Orlando has yet to address gay conversion therapy, a practice that more than a dozen governments across the state have banned in recent years.
Rejection from family or religious institutions over sexual orientation or gender identity can be among the most challenging issues a young person faces. Many are either forced into so-called “conversion therapy” treatment by relatives, or they choose it themselves in a desperate attempt to meet others’ expectations.
This is why Senate Bill 1028 and House Bill 902 are so important: They will begin the end of the destructive practice in Maryland.
Conversion therapy, also referred to as reparative therapy, employs a multitude of methods to “change” a person’s sexual orientation or gender identity. Those methods can include behavior modification techniques, aversion practices (such as inducing vomiting when gay or lesbian sexual images are shown), electroshock and physical abuse.
As health care providers and leaders, we know that conversion therapy is a coercive practice with no scientific relevance or basis, and with “successes” only attributable to the patient’s ability to avoid their feelings and reject their true self in order to appear heterosexual or to identify with their birth sex.
Marylanders tend to see our state as an inclusive and accepting place. After all, we were the first state in the country to pass same-sex marriage in the legislature and by referendum. But perhaps w
By Mark Procopio
Aug 07, 2017 at 11:35 AM
Such conversion therapy is often sought by the family of a child whose sexual orientation or gender identity may conflict with the beliefs of the family or trigger fears of what the future might hold for the child. While the family may have the best of intentions in seeking this therapy, the outcome can be exceedingly dangerous.
Survivors of this type of therapy detail the trauma of the process itself, the injury to family stability and the irreparable harm done to their identity and confidence. They often, consistently and repeatedly, remark that their inability to “convert” created a dual life in which they pretended to change, but internally battled self-hate and suicidal ideations. Ultimately, the consequences of this practice include self-loathing, depression, substance use, post-traumatic stress disorder (PTSD), self-harm and even suicide.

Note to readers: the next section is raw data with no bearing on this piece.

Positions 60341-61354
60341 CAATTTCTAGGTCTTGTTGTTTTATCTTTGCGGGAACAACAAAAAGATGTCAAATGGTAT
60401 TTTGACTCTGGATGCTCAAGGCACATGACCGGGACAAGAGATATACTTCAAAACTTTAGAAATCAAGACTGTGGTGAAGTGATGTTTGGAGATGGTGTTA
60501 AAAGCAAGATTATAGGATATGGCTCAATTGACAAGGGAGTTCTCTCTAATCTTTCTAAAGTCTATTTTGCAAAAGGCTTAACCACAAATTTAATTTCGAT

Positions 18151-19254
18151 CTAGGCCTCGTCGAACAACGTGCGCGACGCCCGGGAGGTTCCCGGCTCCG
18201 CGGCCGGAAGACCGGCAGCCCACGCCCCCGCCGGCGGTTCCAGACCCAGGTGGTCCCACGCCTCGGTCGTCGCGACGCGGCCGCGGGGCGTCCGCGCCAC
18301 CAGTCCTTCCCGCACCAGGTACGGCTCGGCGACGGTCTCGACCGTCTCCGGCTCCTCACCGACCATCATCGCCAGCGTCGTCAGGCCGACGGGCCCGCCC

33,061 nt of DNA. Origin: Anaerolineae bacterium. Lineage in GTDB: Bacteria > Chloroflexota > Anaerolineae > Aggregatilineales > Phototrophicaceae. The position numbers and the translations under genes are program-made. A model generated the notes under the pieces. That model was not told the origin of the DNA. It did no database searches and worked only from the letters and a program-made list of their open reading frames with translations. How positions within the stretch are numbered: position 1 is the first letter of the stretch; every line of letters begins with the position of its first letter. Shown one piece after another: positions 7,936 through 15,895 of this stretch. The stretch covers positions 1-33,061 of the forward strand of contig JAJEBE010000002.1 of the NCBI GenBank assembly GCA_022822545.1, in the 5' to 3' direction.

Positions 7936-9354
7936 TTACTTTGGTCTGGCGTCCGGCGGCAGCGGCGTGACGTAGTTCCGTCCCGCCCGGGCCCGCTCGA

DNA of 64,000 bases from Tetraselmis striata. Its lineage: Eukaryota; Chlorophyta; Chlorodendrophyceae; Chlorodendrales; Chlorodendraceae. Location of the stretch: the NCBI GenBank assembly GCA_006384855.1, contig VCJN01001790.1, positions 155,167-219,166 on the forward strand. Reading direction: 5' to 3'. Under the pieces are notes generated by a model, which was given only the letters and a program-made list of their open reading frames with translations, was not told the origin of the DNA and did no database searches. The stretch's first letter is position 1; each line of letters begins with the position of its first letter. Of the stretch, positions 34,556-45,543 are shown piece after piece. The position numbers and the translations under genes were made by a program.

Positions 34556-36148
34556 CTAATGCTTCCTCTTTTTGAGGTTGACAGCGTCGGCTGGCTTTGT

The practice of conversion therapy has continued in large part because our culture is still catching up with the variety of the human experience we know has been a part of human existence since time immemorial.
Evidence has shown that gender (aka: boy or girl) is something our culture has defined, and transgender and gender nonconforming individuals are demonstrating normal and positive expressions of what gender may or may not be. Similarly, bi- or same-sex sexual orientations are, in fact, normal and positive variations of human sexuality.
In fact, the American Psychological Association, the American Medical Association and countless other national and international respected, research- and evidence-focused health care organizations agree that conversion therapy is not an allowable care option and do not endorse or support the practice.
Further, these organizations back what the federal government’s Substance Use and Mental Health Services Administration (SAMSHA) reported in 2015, that “variation in sexual orientation and gender identity are normal and that conversion therapies or other efforts to change sexual orientation or gender identity are not effective, are harmful, and are not appropriate therapeutic practices.”
Families and guardians, institutions and individuals need our community to be a safe space for all our diverse community members. Instead of seeking to repair what is not broken, we must find ways to engage families in the dialogue about what is normal, acceptable and inherent. We can be the path to a future in which dysfunction ends and true self-acceptance and care begins. Help us by supporting Maryland Senate Bill 1028 and Maryland House Bill 902.
Dr. Adrian Long is the interim chief medical officer at Chase Brexton Health Care, where Suzanne Linkroum is assistant vice president of behavioral health. They may be reached at email@example.com.